By allowing ads to appear on this site, you support the local businesses who, in turn, support great journalism.
Merced photographer captures the 'Face of an Athlete'

They all have a gritty, determined look about them —wanting to pull out that last ounce of effort to win out against fierce odds.

Twenty-seven amateur and professional athletes from the Merced area are pictured in Jay Sousa's "Face of an Athlete" photography exhibit on display through April 15 in the Downstairs Gallery at the Merced Multicultural Art Center on West Main Street.

The photo exhibit, in the works for more than a year, reflects Sousa's own determination for running, hiking and bicycling long distances in all kinds of weather and terrain conditions. He calls himself a "closet athlete" who loves sports and works out five or six days a week, running and biking on the outskirts of Merced or sometimes along rugged terrain in Yosemite, pushing himself to the limit of endurance.

More than 70 high school, college and professional athletes were photographed in Sousa's photo studio, with just over two dozen making the final cut into the exhibition.

"I know the dedication needed and how hard it is to go for a run in the cold," Sousa said. "I wanted this to show through the faces the dedication and hard work it takes."

Sousa thinks the exhibit came out great and he is very happy with the larger-than-life images that stare back with steely-eyed gazes at the visitor.

"I am happy with the way the show looks visually. I think it came out great. The whole look of it is a work of art," Sousa says.

The distinctive look of the athletes is achieved first by Sousa's studio lighting, then accented as the subjects are sprayed with glycerine to appear sweaty. Then post-production studio work adds to the look.

Twenty of the pictures measure 32 by 47 inches and seven others are 16 by 24 inches. Sousa says all of them are his favorites but a couple stand out as signature pieces.

One of the more intense is Livingston High School wrestler Ethan Dickey. Fresno mixed martial arts competitor Art Arcineaga strikes a fierce pose and the aura of a professional fighter comes through. El Capitan High School baseball player Braiden Ward also conveys the essence of how an athlete competes and wins.

Sousa, a 1979 California State University Fresno graduate in photojournalism, was a full-time photographer for the Merced Sun-Star from 1979-83 but left the news business to purchase a commercial photo studio in Merced. He also has taught photography classes for eight years at Merced College.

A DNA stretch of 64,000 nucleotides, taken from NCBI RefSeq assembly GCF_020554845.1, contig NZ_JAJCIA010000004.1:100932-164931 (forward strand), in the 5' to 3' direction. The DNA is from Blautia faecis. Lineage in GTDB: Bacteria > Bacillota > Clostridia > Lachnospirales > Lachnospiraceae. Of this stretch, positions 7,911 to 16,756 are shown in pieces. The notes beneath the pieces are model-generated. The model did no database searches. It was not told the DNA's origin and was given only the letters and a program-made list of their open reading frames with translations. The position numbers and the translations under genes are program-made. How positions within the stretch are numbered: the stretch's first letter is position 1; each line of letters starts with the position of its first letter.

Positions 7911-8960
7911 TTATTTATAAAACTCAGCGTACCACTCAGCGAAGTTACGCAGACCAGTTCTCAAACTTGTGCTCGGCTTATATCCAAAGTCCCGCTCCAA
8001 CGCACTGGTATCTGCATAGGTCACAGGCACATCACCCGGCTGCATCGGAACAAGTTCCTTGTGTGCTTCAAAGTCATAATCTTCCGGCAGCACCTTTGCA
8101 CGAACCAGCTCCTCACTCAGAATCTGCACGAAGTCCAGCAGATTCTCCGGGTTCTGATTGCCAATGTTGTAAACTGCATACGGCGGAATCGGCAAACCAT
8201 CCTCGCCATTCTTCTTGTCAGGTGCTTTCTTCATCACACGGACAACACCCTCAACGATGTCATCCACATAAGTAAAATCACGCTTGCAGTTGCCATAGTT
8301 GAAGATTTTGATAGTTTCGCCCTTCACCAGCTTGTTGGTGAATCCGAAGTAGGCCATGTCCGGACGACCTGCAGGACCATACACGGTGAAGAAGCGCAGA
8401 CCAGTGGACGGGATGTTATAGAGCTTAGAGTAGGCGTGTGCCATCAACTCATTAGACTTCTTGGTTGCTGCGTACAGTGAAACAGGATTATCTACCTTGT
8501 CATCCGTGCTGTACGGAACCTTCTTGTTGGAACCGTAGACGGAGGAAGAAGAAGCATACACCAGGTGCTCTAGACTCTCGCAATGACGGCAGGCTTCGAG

Cheryl Barnett, a full-time sculpture teacher at Merced College for 28 years, said Sousa gets rave reviews from his students. Barnett collaborated with Sousa for about 18 months when he owned a gallery in downtown Merced.

"You can count on Jay to do a good work," Barnett said. "I have grown fond of all the pieces he has done. This (exhibit) has quite an original theme I haven't seen before. He's fabulous in the studio and we are so fortunate at Merced College to have Jay Sousa."

Sousa said this is probably his seventh or eighth photo exhibit over the years. A commercial portrait photographer, he also is known for his landscape and mountain scenes.
Later this year he plans to start a new project but one in the same style as the athletes - photographing first responders. He said his exhibit has generated considerable interest in this style of photography and portraiture bookings have increased as well.

Sousa's photo exhibit is an outgrowth of his original plans to chronicle the bicycle racers who competed in Merced at the annual Merco Cycling Classic. That event ended in 2013 but Sousa realized he could do something compelling with athletes of all ages and different sports, including rodeo, bicycling, volleyball, basketball, football, soccer, wrestling and baseball.

"I had a huge response from people who wanted to be photographed," Sousa said. "It took on a life of its own. I put it on Facebook and it just took off; it snowballed."

People don't realize how hard it is for an athlete to stay in shape, Sousa said. He said all his athletic subjects had serious, "game face" looks on them. What he initially envisioned came out like he wanted.

The Multicultural Arts Center gallery at 645 W. Main St. is open Tuesday through Friday from 11 a.m. to 6 p.m. and Saturdays from 10 a.m. to 2 p.m. Admission is free.